Do you think that publications like Huffington Post and Buzzfeed are natural successors of IT and Oz in that their editorial policy is brave and unflinching?
I don’t know them I’m afraid (too old, I’m 74). But I think that there is a lot of brave journalism out there, mostly on the net, including Wikileaks (despite what has been happening recently with Assange). The fact that the police feel it is necessary to have undercover agents in the students’ movement, in the animal rights movement, and presumably in any left wing radical groups, shows that there is still a spirit of dissent in Britain (I don’t follow the USA closely enough any more to say what’s happening there). Not everyone in Britain has become a mindless consumer and I think there is only so far that you can push people, even if they are being brainwashed by the right-wing press. Maybe we will see the return of the legendary ‘London Mob’ and people will carry Gove and Hunt and Johnson’s heads through the streets on pikes. After Trump getting in and Britain voting to leave Europe anything can happen, even the most unlikely. I am pleased to see that IT is, in fact, still publishing. There was even a paper edition a few months ago, so 50 years on the old underground is still putting out roots.
Is it true that you went to the Grosvenor Square riots with Mick Jagger and is it true that Mick Jagger ran away as soon as things got a little bit nasty and went home to write Street Fighting Man?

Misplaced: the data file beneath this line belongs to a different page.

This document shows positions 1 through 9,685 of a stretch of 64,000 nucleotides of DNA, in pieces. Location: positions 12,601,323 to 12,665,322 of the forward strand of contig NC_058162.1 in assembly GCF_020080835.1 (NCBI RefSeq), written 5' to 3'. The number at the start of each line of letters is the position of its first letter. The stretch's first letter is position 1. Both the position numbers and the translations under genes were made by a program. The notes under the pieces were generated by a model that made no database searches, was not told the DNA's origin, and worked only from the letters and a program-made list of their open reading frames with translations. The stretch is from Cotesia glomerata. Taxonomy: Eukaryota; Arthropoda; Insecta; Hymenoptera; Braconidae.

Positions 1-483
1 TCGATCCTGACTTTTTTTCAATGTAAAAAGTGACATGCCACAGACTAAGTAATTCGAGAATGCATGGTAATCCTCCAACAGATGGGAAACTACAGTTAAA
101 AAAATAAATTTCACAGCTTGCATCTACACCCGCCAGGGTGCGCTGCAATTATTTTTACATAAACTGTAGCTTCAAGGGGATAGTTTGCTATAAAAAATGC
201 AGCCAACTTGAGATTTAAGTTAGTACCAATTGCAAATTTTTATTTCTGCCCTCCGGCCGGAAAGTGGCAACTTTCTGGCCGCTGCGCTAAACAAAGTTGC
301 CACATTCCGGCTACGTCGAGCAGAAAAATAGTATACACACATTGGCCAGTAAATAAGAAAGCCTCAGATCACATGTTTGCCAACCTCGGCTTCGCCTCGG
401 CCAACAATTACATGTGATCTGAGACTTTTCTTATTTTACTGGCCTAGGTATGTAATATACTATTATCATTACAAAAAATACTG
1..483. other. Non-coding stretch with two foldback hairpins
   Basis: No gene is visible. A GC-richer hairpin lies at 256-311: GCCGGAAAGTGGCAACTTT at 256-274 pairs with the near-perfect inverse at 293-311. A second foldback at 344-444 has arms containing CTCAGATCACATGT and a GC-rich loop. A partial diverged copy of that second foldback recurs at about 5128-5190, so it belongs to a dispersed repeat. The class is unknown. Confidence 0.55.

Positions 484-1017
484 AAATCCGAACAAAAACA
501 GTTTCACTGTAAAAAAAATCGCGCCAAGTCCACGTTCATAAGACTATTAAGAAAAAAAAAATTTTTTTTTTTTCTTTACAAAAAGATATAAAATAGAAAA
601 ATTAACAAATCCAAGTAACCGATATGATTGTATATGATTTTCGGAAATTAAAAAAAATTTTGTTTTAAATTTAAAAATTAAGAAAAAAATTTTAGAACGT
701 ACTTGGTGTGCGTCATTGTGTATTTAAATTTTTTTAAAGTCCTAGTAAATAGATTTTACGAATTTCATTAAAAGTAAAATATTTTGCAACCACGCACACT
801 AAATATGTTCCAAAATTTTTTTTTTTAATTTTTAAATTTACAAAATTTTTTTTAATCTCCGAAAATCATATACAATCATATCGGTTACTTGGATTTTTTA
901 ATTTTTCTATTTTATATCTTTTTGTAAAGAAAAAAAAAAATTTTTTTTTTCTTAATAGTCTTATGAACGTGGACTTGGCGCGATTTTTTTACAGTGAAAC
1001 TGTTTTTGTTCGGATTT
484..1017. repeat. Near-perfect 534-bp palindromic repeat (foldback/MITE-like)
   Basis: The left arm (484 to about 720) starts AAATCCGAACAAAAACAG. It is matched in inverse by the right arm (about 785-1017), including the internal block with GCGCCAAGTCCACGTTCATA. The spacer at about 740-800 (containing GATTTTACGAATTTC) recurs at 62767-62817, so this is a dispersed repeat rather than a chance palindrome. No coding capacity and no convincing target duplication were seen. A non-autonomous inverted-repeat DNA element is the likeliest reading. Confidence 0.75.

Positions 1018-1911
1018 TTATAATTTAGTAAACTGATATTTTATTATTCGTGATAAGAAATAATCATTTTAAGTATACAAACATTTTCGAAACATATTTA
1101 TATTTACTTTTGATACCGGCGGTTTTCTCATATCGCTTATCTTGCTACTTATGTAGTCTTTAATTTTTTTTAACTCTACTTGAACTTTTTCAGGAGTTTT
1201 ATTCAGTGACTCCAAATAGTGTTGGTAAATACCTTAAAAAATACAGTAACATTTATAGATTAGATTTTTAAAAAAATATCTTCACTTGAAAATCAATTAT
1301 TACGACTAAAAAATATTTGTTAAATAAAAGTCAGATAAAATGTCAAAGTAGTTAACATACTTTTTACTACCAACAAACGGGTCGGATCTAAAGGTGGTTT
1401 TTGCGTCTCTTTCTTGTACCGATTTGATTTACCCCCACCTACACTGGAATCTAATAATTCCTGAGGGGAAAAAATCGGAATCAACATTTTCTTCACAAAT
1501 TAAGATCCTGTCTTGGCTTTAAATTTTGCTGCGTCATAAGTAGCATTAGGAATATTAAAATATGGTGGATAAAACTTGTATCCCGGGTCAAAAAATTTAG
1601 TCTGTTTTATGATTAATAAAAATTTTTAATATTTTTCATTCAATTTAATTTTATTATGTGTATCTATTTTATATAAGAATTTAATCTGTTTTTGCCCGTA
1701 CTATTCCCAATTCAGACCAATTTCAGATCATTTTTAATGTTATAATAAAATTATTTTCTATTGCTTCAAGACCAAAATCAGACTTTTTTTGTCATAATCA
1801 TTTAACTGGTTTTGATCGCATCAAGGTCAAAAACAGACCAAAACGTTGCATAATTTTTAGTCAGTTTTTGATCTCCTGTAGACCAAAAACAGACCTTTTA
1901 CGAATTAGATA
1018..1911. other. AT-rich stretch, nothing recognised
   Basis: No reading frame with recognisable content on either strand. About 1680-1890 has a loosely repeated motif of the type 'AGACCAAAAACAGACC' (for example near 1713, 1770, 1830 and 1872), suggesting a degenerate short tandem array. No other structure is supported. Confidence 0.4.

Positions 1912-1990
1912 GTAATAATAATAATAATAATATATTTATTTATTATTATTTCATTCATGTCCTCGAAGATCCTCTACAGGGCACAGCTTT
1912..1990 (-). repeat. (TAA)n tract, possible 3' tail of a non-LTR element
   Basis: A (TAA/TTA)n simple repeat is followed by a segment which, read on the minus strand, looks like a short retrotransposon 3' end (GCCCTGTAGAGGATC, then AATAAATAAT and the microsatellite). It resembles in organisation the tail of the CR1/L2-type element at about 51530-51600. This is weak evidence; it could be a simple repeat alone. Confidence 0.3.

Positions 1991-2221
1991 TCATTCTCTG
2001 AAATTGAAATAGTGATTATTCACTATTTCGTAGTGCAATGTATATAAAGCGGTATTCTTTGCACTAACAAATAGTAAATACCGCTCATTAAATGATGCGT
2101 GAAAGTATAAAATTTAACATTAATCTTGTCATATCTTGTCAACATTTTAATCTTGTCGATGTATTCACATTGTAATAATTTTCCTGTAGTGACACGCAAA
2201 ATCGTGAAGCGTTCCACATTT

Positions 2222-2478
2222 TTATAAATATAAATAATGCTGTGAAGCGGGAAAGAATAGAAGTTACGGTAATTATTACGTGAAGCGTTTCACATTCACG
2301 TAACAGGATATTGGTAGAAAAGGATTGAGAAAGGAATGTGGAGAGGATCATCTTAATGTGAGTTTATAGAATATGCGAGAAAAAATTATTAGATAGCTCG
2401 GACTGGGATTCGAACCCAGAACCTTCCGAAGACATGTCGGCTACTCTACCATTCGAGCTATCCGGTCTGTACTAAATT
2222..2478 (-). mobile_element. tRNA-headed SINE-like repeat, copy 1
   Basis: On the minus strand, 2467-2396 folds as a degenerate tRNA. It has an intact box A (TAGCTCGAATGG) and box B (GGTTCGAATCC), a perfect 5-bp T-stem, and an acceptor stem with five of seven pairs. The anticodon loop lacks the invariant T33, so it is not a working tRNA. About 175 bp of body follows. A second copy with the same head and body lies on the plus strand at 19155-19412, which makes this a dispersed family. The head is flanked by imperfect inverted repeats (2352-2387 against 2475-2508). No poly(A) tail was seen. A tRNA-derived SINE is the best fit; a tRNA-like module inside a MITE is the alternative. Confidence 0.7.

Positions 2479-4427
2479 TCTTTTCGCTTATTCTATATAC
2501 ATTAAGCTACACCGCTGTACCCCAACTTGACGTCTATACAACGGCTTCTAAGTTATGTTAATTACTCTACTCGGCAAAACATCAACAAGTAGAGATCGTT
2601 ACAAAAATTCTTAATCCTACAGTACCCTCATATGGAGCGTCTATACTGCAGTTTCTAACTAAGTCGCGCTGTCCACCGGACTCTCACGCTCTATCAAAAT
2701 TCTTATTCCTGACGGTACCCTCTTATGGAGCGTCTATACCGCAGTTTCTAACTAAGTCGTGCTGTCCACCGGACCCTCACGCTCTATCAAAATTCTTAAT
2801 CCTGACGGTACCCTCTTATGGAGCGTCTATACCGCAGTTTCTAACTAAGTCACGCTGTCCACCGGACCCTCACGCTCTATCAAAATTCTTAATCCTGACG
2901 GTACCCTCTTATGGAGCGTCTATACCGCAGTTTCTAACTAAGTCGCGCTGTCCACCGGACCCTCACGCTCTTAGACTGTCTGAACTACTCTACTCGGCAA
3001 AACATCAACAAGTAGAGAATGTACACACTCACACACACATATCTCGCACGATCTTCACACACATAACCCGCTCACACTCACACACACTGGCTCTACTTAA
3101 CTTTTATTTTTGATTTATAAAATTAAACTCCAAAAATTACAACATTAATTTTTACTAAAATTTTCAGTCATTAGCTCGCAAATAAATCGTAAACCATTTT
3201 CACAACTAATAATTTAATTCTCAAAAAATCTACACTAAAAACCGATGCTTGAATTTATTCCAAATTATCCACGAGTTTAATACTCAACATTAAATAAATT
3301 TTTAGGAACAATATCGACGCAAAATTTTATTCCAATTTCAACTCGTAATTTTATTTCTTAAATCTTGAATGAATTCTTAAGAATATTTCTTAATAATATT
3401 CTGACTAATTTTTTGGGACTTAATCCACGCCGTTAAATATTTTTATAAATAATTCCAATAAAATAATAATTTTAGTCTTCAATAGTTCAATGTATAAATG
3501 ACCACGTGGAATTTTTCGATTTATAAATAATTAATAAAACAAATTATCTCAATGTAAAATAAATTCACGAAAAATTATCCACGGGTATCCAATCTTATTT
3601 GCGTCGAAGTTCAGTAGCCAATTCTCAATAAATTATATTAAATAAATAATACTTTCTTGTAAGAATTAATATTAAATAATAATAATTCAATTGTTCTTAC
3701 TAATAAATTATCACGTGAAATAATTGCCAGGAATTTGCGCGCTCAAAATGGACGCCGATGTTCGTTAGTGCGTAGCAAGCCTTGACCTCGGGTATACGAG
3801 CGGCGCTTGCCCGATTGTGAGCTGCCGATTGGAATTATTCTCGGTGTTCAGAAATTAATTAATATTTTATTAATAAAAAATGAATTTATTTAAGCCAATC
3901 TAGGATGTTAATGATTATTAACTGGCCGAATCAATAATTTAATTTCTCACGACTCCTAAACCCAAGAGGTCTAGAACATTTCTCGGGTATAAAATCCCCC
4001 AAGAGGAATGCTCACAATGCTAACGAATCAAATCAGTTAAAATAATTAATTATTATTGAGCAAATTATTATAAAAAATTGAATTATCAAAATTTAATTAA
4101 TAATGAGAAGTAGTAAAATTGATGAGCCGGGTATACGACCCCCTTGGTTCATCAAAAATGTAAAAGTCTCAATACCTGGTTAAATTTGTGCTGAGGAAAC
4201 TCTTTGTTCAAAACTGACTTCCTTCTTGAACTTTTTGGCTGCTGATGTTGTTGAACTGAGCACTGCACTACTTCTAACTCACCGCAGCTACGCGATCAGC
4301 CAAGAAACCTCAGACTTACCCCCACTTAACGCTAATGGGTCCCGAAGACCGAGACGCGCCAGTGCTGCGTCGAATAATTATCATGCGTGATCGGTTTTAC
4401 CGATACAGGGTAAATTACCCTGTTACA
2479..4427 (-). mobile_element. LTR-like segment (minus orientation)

I ran into Mick Jagger at the Grosvenor Square demonstration against the Vietnam war and he was in the thick of it. We spoke a bit but I wasn’t there ‘with’ him. I interviewed him a few days later for International Times – more of a conversation than an interview, he came to my place – and he felt quite frustrated at not being able to influence events. It was his frustration at the impossibility of the peace movement to stop the war that led to ‘Street Fighting Man’. All he could do was ‘play in a rock n roll band.’
Did you introduce John Lennon to Yoko Ono at the Indica Gallery and if so, do you claim responsibility for splitting up The Beatles?
I was there when John met Yoko. It was the day before the private view of her show and about eight of us were in the gallery, hanging the work. Myself, my wife Sue, John Dunbar, two gallery assistants and an art student who Yoko brought along and Tony Cox, Yoko’s husband. John showed up, hoping to take drugs with John Dunbar. Something he often did. (He was invited to the p.v. but that was the next day). I saw them meet but it was John Dunbar who introduced them. Yoko tried to leave with him even though Tony Cox was there but John said he was tired and had been up all night. He was in a chauffeur-driven Mini.
I think the Beatles had reached a point then when the power within the group was shifting from John as ‘leader’ to Paul as leader. But this was still 1966, the Beatles went on to make Sgt Pepper and loads of other fine material before the breakup. It was another two years before John & Yoko got together as a couple, though she pursued him mercilessly (apparently). John was going through a very bad period and taking far too much LSD. When he got together with Yoko she turned him onto heroin, which stopped the LSD. He could have become an LSD casualty, and not come back, like Syd Barrett, whereas, bad as it is, you can get off heroin – as they did. In that respect I think Yoko, far from breaking up the Beatles, saved John’s life, albeit through extreme means.
By Amani Iqbal
The British Underground Press of the Sixties is on at the A22 Gallery in Clerkenwell until November 4; a book of the same name is published by Rocket 88 – go to britishundergroundpress.com for more information. In the Sixties is available from October 5 – go to www.inthesixties.com